What is tax increment financing? - KTIV News 4 Sioux City IA: News, Weather and Sports

What is tax increment financing?

A map of TIF districts in downtown Sioux City. A map of TIF districts in downtown Sioux City.

What exactly is tax increment financing, or TIF, and does it have an impact on various entities, like the Sioux City School District?

Several areas across Sioux City are broken up into "TIF districts."

Sometimes businesses, such as Lakeport Commons, decide to build within a TIF district.

But before Lakeport Commons was constructed, it got financial help from the city for surrounding infrastructure. At the same time, Lakeport Commons and the city of Sioux City agreed on the initial property tax value, or TIF.

Part of that money is then used to pay the city back for financial help, with the rest divided among several entities.

The same is true downtown, where there are also TIF districts. City officials say all three of the casino proposals would lie within one of them.

However, every business that builds within a TIF district has the option to take the assistance, or not. If they take it, they agree to an initial assessed value for the property, if not they may be able to fight for a lower property value.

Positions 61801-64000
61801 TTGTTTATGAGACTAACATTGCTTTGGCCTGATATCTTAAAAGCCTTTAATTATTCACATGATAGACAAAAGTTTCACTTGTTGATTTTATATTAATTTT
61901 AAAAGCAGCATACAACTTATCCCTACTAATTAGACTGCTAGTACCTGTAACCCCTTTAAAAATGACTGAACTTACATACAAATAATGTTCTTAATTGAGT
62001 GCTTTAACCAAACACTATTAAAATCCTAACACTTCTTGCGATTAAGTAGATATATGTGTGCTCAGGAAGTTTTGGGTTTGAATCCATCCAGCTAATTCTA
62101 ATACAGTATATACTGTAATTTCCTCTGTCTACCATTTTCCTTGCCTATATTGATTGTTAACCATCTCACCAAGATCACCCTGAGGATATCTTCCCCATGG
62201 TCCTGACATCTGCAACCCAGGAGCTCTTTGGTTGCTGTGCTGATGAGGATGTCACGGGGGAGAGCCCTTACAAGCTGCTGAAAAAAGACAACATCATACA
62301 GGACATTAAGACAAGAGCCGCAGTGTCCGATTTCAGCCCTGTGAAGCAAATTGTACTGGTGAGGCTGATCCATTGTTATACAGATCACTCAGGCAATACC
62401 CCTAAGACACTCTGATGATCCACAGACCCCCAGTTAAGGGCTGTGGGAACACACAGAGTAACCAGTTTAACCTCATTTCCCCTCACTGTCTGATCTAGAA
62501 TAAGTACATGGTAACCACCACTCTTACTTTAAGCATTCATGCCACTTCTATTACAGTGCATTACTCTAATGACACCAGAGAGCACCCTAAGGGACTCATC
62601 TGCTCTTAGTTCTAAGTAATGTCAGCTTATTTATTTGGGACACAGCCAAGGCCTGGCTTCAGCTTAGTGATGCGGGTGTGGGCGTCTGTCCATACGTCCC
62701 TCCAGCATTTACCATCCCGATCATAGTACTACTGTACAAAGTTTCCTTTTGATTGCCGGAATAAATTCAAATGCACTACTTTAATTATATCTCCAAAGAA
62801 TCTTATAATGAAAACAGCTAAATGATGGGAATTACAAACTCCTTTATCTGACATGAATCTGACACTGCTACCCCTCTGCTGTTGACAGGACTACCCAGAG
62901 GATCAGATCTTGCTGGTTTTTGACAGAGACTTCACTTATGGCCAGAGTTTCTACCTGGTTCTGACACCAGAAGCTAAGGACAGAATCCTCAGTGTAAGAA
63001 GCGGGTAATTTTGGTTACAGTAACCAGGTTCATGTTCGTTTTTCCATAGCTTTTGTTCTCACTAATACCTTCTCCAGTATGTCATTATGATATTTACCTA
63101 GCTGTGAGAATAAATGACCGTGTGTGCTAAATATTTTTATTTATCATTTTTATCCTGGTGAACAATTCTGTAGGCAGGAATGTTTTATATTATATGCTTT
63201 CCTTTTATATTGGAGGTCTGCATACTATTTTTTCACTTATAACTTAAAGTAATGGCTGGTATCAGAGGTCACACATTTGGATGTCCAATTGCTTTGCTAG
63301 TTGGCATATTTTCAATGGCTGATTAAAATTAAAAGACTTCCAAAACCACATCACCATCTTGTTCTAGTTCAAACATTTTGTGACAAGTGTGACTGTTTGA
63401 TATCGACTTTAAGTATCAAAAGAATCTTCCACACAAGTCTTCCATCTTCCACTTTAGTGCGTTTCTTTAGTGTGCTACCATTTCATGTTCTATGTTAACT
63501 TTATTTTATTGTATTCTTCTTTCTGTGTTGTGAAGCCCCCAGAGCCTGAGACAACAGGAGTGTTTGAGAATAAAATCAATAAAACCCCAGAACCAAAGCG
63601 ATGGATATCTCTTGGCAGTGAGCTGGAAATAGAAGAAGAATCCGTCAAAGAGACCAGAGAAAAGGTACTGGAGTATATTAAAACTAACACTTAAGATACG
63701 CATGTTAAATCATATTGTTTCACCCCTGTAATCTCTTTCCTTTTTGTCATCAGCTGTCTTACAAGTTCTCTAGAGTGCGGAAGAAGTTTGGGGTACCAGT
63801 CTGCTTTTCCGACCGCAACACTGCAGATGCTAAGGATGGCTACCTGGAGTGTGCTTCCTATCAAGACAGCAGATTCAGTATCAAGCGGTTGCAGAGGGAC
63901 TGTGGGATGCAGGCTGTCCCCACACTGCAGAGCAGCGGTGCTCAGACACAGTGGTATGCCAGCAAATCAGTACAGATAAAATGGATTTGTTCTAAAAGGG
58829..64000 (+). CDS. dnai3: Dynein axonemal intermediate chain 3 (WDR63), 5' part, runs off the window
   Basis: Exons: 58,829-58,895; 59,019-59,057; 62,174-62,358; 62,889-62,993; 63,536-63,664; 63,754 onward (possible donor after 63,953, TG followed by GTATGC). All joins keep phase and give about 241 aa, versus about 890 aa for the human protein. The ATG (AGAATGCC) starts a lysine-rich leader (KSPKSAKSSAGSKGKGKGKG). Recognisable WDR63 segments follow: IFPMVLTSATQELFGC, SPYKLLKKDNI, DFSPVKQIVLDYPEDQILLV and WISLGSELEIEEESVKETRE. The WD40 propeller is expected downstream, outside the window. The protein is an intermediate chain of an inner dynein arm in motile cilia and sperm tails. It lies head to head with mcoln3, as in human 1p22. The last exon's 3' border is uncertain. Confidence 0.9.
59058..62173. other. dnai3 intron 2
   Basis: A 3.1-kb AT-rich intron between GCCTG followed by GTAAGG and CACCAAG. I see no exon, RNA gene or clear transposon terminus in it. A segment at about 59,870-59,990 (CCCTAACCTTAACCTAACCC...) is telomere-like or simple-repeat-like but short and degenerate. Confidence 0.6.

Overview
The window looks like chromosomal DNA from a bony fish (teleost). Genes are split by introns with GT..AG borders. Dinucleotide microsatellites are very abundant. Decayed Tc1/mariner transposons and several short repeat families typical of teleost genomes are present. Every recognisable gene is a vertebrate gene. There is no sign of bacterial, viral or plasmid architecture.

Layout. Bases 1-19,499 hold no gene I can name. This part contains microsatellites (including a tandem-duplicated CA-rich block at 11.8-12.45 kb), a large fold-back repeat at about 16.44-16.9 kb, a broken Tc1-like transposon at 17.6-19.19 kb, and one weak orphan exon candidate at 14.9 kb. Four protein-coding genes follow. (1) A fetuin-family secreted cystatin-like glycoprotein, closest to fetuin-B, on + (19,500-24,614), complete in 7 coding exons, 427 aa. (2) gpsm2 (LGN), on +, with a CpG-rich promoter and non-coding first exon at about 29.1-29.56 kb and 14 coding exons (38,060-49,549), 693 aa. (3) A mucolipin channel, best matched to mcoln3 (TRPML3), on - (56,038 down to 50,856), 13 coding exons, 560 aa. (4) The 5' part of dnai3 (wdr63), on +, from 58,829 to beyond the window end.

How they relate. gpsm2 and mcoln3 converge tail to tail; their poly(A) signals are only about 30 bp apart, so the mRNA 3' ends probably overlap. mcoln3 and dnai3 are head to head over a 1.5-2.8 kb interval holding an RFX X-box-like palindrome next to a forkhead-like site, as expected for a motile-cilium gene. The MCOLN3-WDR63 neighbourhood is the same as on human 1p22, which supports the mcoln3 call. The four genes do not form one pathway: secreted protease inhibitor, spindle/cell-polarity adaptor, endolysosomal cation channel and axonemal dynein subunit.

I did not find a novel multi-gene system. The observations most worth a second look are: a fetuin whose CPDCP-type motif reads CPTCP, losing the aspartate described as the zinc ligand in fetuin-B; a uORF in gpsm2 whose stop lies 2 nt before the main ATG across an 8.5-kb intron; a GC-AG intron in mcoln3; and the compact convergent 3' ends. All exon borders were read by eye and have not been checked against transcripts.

Bob Padmore, Sioux City's Finance Director, says the only difference is how the money is routed.

"It's strictly how those taxes are allocated. Are they allocated to pay back some incentive or infrastructure improvements or are they just divided amongst the various tax entities," said Padmore.

One of those entities, the Sioux City School District. Although the district does receive some TIF money, it doesn't depend on it as a source of funding.

"The primary driving factor to any school district budget anywhere in the state of Iowa and in most other states is the number of students that attend that district," said Dr. Paul Gausman, Sioux City Schools Superintendent.

The more students, the more state funding. So a lack or surplus of TIF money may not impact the school district, but rather the tax payer.

"That would be a potential benefit or detriment to the property taxpayers in the community, but would not have impact to the overall revenue available to the school district," said Gausman.

Either way, city officials say development projects like Lakeport Commons or downtown projects mean more money for a community and, more growth.

Just to be clear, neither city officials nor the Sioux City Community School district are taking sides on the casino issue.

Neither one of them has endorsed any of the proposals.

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